As we grapple with the wonders of God, and the eyes of our hearts are open to see and savor Him, our minds are quickly blown by His “Divine Glories.” Isaac Watts (1674-1748), the hymn-writer and thinker, penned the below hymn about our Wondrous, Mysterious King.
Some of Watts most loved hymns include: “Joy to the World,” “When I Survey the Wondrous Cross,” and “Alas! and Did my Savior Bleed.”
In addition to hymns, Watts wrote a text-book on logic with a lengthy title appropriately named Logic, or The Right Use of Reason in the Enquiry After Truth With a Variety of Rules to Guard Against Error in the Affairs of Religion and Human Life, as well as in the Sciences.
Logic was first published in 1724, and its popularity endured so that it went through twenty editions. It later became the standard text on logic at Oxford, Cambridge, Harvard and Yale; being used at Oxford University for well over 100 years (Source: Wikipedia).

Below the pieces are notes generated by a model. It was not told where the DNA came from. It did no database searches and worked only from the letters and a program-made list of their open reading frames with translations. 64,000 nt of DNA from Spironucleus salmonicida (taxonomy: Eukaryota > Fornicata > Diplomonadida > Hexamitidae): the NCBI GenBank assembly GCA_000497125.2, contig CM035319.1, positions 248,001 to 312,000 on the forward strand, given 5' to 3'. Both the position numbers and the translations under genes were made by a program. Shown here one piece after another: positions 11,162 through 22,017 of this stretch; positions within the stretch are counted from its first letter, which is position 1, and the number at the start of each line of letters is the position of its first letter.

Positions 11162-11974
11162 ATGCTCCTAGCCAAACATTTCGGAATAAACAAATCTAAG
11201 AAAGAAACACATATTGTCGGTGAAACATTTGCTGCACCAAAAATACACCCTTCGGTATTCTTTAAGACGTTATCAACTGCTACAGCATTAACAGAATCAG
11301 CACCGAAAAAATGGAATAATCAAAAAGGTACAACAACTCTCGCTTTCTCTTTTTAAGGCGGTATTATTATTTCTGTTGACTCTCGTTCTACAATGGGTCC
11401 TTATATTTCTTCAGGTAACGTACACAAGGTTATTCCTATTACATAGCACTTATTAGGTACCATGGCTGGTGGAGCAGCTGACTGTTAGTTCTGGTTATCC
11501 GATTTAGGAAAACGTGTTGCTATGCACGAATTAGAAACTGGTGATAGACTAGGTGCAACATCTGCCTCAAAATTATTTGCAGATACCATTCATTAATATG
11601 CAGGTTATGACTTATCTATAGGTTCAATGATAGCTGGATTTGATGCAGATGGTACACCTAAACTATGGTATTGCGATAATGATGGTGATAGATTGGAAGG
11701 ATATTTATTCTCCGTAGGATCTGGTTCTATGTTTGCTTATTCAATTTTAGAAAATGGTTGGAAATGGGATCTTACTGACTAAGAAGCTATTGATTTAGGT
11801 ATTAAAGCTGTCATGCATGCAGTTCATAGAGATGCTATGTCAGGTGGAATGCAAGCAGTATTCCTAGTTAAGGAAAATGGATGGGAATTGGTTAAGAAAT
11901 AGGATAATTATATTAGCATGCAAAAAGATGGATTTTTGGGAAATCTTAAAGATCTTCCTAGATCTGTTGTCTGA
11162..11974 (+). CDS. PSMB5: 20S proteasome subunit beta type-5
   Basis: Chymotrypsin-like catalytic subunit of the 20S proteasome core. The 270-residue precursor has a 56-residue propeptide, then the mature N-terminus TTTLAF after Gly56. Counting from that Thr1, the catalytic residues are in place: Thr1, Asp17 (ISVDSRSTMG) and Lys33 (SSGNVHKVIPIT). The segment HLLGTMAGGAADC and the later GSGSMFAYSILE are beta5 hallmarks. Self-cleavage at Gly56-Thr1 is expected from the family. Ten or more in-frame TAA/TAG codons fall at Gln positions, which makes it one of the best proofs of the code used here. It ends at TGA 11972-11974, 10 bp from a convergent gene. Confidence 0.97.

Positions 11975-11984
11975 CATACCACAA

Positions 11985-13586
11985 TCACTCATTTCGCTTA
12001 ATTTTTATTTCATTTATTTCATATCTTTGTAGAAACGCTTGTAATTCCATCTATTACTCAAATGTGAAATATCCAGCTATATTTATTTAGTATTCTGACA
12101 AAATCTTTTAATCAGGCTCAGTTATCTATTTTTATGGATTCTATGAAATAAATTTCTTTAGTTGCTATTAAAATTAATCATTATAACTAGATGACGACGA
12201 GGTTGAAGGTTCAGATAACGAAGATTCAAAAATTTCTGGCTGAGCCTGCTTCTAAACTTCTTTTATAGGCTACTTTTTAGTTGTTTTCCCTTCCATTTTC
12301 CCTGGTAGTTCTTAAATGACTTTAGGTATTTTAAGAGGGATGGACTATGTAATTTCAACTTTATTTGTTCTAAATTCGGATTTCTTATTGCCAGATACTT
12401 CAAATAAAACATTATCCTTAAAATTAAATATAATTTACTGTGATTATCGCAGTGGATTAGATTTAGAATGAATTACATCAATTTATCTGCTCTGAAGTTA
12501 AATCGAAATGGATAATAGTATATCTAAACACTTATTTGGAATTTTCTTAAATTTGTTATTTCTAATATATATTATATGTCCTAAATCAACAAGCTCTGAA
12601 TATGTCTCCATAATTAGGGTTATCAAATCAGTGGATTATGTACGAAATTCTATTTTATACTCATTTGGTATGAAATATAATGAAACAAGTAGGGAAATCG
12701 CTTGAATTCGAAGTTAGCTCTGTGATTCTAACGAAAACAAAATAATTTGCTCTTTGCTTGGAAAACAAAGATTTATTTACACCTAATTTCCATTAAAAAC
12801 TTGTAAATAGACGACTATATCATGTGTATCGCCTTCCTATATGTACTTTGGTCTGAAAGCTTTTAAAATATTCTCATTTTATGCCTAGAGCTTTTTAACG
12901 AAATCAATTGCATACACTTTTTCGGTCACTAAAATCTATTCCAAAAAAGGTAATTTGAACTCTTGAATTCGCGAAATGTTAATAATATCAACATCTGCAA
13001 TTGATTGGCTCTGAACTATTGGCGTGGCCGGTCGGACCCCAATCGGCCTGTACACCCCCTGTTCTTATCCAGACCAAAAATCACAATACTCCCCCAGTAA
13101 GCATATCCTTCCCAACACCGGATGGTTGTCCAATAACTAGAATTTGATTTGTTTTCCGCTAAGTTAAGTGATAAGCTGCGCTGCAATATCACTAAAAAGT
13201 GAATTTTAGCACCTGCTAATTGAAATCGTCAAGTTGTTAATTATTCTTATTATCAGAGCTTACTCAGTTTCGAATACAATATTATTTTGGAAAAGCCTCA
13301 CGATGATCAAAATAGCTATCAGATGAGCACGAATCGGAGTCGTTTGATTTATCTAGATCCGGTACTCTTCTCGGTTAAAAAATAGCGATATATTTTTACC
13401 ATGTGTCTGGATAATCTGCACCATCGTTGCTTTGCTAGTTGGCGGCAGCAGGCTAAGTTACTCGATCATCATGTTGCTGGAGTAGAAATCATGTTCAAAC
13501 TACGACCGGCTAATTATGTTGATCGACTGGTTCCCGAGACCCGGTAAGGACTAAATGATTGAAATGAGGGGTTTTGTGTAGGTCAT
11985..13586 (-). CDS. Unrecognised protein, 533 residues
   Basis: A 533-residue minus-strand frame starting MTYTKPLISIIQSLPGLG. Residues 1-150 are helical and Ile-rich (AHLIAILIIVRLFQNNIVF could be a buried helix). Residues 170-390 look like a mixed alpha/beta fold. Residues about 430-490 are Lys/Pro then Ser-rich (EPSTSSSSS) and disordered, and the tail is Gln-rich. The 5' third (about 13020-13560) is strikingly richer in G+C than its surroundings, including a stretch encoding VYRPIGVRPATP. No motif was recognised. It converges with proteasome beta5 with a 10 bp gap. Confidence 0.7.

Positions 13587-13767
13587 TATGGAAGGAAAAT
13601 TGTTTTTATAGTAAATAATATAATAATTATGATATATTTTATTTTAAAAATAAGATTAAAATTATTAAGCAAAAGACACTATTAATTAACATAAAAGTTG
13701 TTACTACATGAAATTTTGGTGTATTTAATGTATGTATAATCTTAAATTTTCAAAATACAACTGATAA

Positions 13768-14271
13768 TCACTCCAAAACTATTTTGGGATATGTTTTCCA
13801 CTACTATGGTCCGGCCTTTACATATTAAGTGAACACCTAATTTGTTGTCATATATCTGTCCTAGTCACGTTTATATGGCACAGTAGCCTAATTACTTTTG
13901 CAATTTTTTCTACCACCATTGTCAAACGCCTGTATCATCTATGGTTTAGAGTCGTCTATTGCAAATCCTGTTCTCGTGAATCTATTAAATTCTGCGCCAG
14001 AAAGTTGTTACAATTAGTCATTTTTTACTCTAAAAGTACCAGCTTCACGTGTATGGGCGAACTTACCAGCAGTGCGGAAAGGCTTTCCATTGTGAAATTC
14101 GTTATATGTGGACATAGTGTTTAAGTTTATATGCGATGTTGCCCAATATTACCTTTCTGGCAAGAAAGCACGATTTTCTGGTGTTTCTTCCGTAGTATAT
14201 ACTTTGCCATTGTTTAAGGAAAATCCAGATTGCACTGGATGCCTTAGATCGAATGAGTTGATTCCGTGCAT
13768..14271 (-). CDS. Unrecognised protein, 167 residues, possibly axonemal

With this logician background on Watts, let us worship along with him as we consider his not so well-known hymn entitled:
The Divine Glories Above Our Reason
How wondrous great, how glorious bright,
Must our Creator be,
Who dwells amidst the dazzling light
Of vast infinity!
Our soaring spirits upwards rise
Toward the celestial throne;
Fain would we see the blessed Three,
And the Almighty One.
Our reason stretches all its wings,
And climbs above the skies;
But still how far beneath thy feet
Our grov’lling reason lies!
Lord, here we bend our humble souls,
And awfully adore;
For the weak pinions of our mind
Can stretch a thought no more.
Thy glories infinitely rise
Above our lab’ring tongue;
In vain the highest seraph tries
To form an equal song.
In humble notes our faith adores
The great mysterious King,
While angels strain their nobler powers,
And sweep the immortal string.